Barbara, you were in Prague in the 1960s, around the time when this play was written. How much insight can we get into the play from thinking of it in the context of the theatre of the 60s in Prague and the Theatre on the Balustrade, where Havel was working?
BD: Well, I was just thinking that there are similarities - and Havel must have been writing the two plays at much the same time - with 'The Increased Difficulty of Concentration'. You have this very strange and rather sinister machine, the 'Puzuk' in 'The Increased Difficulty of Concentration', and that was produced at the Theatre on the Balustrade at just about the same time, 68 and 69. Then there was Milan Kundera's play, later called 'Ptakovina' - 'Cock-Up', but at that time running under the name 'Two Years, Two Weddings', and a similar theme - again at the Theatre on the Balustrade in 1969, with a similar surrealist, sinister quality to it."
And Havel has always been a great admirer of Kafka as well, and there's one Kafka story with this machine for punishing 'In the Penal Colony', and when you hear this play there similarities as well.
PW: "I'm just wondering if there's a symbolic meaning to that particular machine. It's almost like a brainwashing machine, in a funny way. To me, when I revisited the play in my mind, it seemed to me that the machine - the atomic hair-polisher - which is so absurd and Monty Pythonesque, is actually a stand-in for the kind of mental constructions that the ideology forced onto people, assuring them that it would make them better human beings - in actual fact being quite toxic and dangerous in its effects."
MACHON: It's not complicated at all. What's the voltage here?
VAVAK: Two twenty.
MACHON: I thought as much. You see the polisher runs on 16,000 volts so I took the liberty of bringing along a small transformer.
VAVAK: How thoughtful of you. You think of everything.
MACHON: We plug it into the wall here, and we plug the other end into the polisher and we turn it on here.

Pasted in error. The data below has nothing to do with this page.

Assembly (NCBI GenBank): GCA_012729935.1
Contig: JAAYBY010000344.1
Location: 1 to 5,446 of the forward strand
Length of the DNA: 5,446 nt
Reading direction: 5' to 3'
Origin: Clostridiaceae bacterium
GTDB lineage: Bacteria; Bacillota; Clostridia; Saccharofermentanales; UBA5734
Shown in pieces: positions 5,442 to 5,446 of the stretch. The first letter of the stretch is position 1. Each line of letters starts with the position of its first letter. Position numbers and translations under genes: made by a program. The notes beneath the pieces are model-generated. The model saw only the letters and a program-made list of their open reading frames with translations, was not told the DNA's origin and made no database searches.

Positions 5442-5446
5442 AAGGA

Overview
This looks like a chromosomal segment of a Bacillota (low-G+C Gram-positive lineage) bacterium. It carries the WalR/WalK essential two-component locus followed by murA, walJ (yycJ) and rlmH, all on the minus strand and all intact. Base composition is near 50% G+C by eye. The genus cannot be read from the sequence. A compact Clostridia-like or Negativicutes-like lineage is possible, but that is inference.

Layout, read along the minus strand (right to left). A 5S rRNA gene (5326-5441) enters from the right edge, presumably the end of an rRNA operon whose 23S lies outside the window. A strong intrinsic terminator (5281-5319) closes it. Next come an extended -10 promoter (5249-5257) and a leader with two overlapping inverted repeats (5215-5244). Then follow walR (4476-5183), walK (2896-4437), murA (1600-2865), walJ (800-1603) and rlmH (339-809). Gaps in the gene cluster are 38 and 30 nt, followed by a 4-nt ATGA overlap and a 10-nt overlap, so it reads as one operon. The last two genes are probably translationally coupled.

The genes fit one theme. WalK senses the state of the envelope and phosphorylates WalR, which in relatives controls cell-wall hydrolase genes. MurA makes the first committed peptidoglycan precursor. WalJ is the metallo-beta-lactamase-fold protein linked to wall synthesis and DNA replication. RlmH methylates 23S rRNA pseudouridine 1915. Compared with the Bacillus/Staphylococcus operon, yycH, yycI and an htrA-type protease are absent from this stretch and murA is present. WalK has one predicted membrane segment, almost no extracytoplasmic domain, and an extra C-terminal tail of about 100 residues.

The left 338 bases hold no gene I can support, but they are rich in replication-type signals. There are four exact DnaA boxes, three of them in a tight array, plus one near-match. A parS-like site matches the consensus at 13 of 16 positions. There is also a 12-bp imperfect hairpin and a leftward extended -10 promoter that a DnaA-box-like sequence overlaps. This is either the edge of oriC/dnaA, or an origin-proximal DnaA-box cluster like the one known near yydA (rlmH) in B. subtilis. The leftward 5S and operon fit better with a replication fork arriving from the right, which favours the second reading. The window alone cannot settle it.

VAVAK: You're making me feel very guilty. You shouldn't have gone to all this trouble. How can I ever pay you back?
MACHON: Your pleasure is my reward. Now d'you see this bit here?
VAVAK: Yes. It looks like a crusader's helmet.
MACHON: This is the so-called central accelerator. You slide your head into this opening before you start the polishing process. But before you do that, of course, you have to wash your hair. You turn the accelerator on here and you adjust it here and then it starts the polishing.
VAVAK: What's the principle behind it?
MACHON: It's quite simple: a secondary electrical current is produced here and it passes through here into your hair which becomes polarized in such a way that your hair forms a conductive loop around your head. Through this contact point B, the primary current of 16,000 volts is admitted into this circuit --
VAVAK: But that will kill me! MACHON: As long as you don't wriggle your head excessively inside the accelerator, you won't come to any harm. There is a layer of air between the polarized hair and your skin which acts as a perfect insulator. And besides that, the secondary current, even although it has a high voltage, has a tiny intensity. You remember Ohm's law, don't you?
Now, this is very much a play of its time, of the late 60s in Czechoslovakia. Do you think, in all honesty, that a play like this still has something to say to today's audience?
BD: "I think the quality that I mentioned earlier, that it can be read not just as a secret policeman, but also as a fan - as a writer and artist really being forced to do work he doesn't want to do."
PW: "This is a question for a longer discussion. I think it also applies to Havel's other plays as well. I've seen productions of his one-act plays which were written in a very specific situation and they resonate according to the quality of the acting. I find this play, as a play about a relationship between a sinister manipulator and an innocent playwright, quite translatable, and quite relevant to today. I don't know if there's a specific thing you can apply it to, a specific social situation, but I think that the tendency to want to control writers is still with us. It didn't die with the regime."
GT: "I was struggling with a chapter of Saint Luke's Gospel today, and there are points at which - unless you know the realities of Roman Palestine - there is obviously something that we're missing. But nonetheless there is a very powerful message coming out of it."